In essence there two principal focuses of the NIS as it will affect Essential Operators.  

Security requirements

Essential Operators will be required to show they have in place appropriate and proportionate technical and organisational measures to manage the risks posed to the security of their network and information systems manage risks to their network and information systems. 

Essential Operators also need to demonstrate they have implemented procedures and practices to enable them to react effectively to incidents. While many businesses should be able to show they have good standards of protection in place it is generally the ability to show efficient response to an incident where attention is urgently required. 

To properly address this second facet affected businesses need to be in a position to show a prudent approach has been taken to optimise the ability to respond to incidents. This may include the adoption and maintenance of suitable Cyber-risk policies and procedures; the establishment of incident response plans and response teams; the delivery of network and information system security training; and the periodic testing of systems and planning by penetration testing and incident simulation exercises.

Incident reporting

Essential Operators will be also be required to notify the respective government organisation and their relevant competent authority of incidents affecting the security of network and information systems that have a significant impact on the continuity of essential services.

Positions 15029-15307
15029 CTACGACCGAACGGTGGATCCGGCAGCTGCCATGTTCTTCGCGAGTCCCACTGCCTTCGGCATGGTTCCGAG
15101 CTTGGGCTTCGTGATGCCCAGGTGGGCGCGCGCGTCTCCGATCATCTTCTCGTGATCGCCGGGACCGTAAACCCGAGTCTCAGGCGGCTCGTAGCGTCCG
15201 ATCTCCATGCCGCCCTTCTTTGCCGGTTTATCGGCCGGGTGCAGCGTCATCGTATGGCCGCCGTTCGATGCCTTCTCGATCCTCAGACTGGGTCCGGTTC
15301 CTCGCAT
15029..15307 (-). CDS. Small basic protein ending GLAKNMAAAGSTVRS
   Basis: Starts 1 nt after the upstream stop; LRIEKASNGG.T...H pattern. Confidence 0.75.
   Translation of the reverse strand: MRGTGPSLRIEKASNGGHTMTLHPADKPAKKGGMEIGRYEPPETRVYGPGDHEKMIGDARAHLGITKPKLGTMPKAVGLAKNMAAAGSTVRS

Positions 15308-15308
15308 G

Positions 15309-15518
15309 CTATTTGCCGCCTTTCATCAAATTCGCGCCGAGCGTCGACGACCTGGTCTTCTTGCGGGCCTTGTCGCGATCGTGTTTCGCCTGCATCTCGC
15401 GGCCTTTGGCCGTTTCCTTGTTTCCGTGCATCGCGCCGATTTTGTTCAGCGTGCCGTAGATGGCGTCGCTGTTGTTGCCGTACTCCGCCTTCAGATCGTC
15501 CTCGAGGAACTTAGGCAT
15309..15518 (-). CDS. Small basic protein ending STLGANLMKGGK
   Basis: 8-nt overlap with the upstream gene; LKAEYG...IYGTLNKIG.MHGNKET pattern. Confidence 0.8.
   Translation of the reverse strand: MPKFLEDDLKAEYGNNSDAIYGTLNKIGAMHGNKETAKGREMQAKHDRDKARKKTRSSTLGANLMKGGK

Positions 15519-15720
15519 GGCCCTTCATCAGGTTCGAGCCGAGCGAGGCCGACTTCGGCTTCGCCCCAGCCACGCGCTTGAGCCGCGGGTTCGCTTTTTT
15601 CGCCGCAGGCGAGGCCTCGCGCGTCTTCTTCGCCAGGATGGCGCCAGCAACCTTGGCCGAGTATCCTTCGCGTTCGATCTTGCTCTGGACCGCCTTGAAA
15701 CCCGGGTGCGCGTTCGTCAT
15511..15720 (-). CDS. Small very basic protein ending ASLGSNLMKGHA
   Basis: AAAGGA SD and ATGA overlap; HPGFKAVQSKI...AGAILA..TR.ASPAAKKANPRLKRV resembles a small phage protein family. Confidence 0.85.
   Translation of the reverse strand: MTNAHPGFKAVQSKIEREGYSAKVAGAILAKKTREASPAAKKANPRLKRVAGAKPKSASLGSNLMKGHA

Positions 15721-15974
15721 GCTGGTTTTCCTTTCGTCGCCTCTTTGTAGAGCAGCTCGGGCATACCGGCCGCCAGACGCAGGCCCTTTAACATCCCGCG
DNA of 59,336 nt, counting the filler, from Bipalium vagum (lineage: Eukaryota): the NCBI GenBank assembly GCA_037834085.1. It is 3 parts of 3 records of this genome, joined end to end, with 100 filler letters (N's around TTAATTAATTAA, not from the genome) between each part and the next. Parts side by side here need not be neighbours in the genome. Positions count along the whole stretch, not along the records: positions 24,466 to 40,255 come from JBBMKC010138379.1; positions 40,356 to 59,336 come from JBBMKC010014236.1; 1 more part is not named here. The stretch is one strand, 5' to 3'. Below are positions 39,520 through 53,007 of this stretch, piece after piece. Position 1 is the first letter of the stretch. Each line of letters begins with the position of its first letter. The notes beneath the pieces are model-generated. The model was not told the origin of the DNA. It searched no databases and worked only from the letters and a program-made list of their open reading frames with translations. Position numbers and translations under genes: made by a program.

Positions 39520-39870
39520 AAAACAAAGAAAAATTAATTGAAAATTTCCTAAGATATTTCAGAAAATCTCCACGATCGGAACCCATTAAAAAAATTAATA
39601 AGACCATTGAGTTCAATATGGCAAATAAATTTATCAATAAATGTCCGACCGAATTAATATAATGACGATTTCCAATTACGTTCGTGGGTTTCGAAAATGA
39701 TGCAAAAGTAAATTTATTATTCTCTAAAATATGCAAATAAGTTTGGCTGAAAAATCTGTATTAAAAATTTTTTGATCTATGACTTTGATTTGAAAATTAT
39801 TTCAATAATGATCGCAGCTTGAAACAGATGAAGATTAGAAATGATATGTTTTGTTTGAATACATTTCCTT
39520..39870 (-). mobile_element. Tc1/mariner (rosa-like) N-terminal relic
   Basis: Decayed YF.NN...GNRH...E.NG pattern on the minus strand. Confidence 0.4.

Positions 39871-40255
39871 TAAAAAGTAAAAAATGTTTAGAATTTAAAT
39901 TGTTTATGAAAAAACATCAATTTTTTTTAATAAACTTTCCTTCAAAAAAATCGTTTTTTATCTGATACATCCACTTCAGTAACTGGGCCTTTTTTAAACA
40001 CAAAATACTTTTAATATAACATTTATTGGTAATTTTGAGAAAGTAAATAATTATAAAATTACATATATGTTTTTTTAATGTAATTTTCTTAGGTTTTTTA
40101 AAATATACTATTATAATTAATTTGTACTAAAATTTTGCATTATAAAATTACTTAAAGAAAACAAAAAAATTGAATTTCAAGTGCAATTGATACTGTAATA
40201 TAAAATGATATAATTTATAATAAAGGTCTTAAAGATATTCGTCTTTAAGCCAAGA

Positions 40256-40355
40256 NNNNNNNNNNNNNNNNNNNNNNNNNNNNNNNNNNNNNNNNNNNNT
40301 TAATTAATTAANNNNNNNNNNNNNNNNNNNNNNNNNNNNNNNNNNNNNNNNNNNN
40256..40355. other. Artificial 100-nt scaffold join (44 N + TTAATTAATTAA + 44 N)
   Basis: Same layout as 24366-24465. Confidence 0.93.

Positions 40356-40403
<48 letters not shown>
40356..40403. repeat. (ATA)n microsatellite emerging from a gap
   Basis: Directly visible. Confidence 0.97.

The incidents for notification are not limited to cyber-attacks and can include power outages, system malfunctions and hardware failure. The definition of what will constitute a reportable incident and the time for reporting will be determined by each Member State as part of its adoption of the regulation.  

Who will oversee compliance in the transport sector?

It is anticipated that the Governments of Member States will delegate responsibility for overseeing compliance with the Directive to an appointed "competent authority" for each of the essential sectors. In the UK for road transport, this is the Secretary of State for transport operating through the Department for Transport. 

What are the sanctions?

The sanctions for failure to comply with the NIS regulation will be set by each Member State and it is in the area of sanctions that we expect to see the widest disparity between the Member States.